CLEARFIELD – Small-town America got a taste of success from a former resident in a big way.
Shiloh native Roland Welker, who now makes home in Alaska, showed his pride in being from a small town when he came back to Clearfield on Saturday evening on the main stage at the Clearfield County Fairgrounds to tell the story of his victory on History Channel’s season 7 of “ALONE.”
With nothing but 10 tools, clothing and some cameras, Welker outlasted a cast of nine others by surviving 100 days in the Canadian wilderness.
However, in his eyes, what he did compared to other seasons was beyond anything that had been seen on the show, and likely will never be seen again.
“They really decided to make it a challenge for season 7,” Welker said. “This was the latest they ever started a season – we’re looking at nearly October.
“It was the farthest north they ever did a season, and it was the biggest purse. When I heard they were doing a $1 million prize for 100 days, I was all in.”
Welker spoke of the application process for the show, and how it wasn’t just picking people at random to see how they would do.
He said it was a true interview process, from experience in the wilderness, to hunting and knowledge of the area.
But, the most critical part in his eyes was actually trying to choose what items he would take with him for the 100 days.
“They give you a list of things to choose from to bring to your area, and you can only pick 10. It’s not as easy as it seems; you have to really think about what you’d need and what is the most critical,” Welker said, “so that process was a lot harder than I expected.”
At drop off, he was left with his 10 pre-selected items, a bag of clothes and camera equipment. He was alone; there was no camera crew.
Welker had to build a permanent shelter and fire, gather food and document all the show’s footage of his survival journey himself.
At minimum, he was required to submit eight hours of daily camera footage. He admitted that some more exciting experiences were nearly missed.
“You constantly have a camera with you, so you’re trying to set up while also tracking an animal. It makes it challenging to balance both,” he said.
Attendees raised their drinks and applauded in approval as he spoke highly of his blue-collar family, particularly his mother and father.
He said the county’s rich history of hard-working people dedicated to earning their keep prepared him for his off-the-grid lifestyle and the survival show.
On the show, Welker had success from the early goings from catching fish and picking berries to building “Rock House.”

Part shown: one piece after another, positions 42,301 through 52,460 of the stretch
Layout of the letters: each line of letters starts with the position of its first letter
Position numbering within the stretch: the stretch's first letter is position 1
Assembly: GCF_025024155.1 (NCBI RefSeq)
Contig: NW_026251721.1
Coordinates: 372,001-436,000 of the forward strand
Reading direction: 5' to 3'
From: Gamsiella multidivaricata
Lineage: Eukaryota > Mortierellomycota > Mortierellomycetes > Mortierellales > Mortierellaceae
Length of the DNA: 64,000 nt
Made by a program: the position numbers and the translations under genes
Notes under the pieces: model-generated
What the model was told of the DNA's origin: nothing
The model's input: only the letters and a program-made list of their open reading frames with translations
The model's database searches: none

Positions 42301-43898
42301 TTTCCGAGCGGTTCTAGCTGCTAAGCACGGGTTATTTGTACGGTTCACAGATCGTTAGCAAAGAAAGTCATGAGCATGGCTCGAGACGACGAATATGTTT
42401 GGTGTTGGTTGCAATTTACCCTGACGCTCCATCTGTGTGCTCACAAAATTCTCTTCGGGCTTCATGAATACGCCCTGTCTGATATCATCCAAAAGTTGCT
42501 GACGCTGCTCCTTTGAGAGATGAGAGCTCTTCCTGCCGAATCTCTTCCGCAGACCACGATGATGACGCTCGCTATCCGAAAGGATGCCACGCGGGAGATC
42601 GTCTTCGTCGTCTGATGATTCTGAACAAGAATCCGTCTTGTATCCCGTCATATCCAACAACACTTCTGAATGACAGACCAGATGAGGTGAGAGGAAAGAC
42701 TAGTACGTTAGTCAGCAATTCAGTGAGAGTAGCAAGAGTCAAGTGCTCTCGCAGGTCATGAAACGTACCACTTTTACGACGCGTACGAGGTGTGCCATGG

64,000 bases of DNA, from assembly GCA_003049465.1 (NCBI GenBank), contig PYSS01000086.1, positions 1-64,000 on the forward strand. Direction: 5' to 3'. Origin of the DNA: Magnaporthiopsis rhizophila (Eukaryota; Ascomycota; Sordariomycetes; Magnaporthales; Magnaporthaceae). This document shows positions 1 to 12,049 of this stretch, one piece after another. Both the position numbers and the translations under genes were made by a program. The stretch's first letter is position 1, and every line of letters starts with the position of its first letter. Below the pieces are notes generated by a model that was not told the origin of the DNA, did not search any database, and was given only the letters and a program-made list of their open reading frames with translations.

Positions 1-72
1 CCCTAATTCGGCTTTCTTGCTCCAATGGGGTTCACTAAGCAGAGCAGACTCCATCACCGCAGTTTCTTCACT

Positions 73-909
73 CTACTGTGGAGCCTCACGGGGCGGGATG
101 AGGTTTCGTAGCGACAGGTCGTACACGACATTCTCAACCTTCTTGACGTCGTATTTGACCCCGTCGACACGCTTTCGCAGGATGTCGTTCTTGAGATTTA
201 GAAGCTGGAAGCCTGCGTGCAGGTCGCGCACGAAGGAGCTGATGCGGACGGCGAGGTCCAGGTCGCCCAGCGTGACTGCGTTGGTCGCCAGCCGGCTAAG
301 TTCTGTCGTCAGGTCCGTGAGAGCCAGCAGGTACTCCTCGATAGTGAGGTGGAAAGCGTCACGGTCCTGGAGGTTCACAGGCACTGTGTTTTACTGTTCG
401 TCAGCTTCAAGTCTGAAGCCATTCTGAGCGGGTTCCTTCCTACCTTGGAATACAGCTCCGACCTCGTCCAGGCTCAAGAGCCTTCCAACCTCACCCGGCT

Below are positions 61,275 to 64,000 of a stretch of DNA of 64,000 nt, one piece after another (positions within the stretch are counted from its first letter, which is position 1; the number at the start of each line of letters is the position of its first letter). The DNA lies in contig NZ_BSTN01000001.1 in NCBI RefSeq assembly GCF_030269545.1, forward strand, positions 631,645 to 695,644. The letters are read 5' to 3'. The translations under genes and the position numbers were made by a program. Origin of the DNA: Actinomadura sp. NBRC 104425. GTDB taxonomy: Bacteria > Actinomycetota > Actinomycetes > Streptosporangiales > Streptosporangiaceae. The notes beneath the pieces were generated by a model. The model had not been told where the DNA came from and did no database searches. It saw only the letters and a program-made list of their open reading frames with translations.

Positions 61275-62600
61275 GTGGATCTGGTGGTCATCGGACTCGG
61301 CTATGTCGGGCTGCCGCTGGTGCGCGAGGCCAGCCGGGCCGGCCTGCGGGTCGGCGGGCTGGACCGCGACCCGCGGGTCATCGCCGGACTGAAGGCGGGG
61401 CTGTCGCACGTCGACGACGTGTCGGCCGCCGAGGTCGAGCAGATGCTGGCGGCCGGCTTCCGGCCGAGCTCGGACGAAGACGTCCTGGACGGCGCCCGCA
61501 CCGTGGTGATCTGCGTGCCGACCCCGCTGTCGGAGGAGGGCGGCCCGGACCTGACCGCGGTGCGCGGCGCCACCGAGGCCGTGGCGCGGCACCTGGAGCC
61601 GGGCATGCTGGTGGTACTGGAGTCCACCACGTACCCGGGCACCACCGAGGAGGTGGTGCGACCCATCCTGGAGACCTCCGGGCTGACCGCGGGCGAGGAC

As he grappled with massive rock and logs in its construction, he initially called it “stone house,” but for him, that just didn’t bring the right “vibe.”
During one episode, Welker said he suddenly started calling it “Rock House,” and well that just stuck.
Fans were especially roused by the Alaskan big-game hunting guide’s story of slaying his eventual million-dollar musk-ox.
“It was getting dark and I was just collecting berries when I looked off into the clearing there,” he said. “I saw this odd shape – almost like a large rock. I watched it.
“When it started to move, I knew exactly what it was – a musk-ox. All it did was graze and every once in a while, it raised its head.
“I only had two arrows on me but went for it. The first one broke but the second one got it … it didn’t go down right away.”
Welker was then forced to decide whether to finish the slaying, or to wait until morning and risk having the musk-ox eaten by wolves or other predators.
With his straight-blade knife at his side, he jumped at the stocky, long-haired Arctic animal and stabbed it.
Still not dead and with cameras rolling, he jumped at the musk-ox stabbing it again and again until it fell to its death.
Afterwards, he radioed in: “big game down” with pride, and the musk-ox later became the symbol of his victory.
Welker brought home the skull and horns from his undoubtedly most-epic big-game kill yet, and had it on stage with him.
He also had leftovers, and brought those home, too. “It isn’t exactly pleasant on the pallet, but it was my food.”
And when District Attorney Ryan Sayers asked how much longer Welker could have survived – alone – he said with his stockpile of meat, fish and berries, he could have easily made it another 50 days.
Welker truly believes he’s set the bar for future seasons of ALONE with a lot of firsts from naming his shelter to conquering 100 days for $1 million.
But he emerged richer not just in money, but also with experience, knowledge and especially reflection.
“I give all the glory to the Lord above, because I truly believe it was He that blessed me the entire time, and allowed me to go 100 days,” Welker said.
Hell Bent – one of Welker’s favorite local bands, performed before and after his on-stage appearance.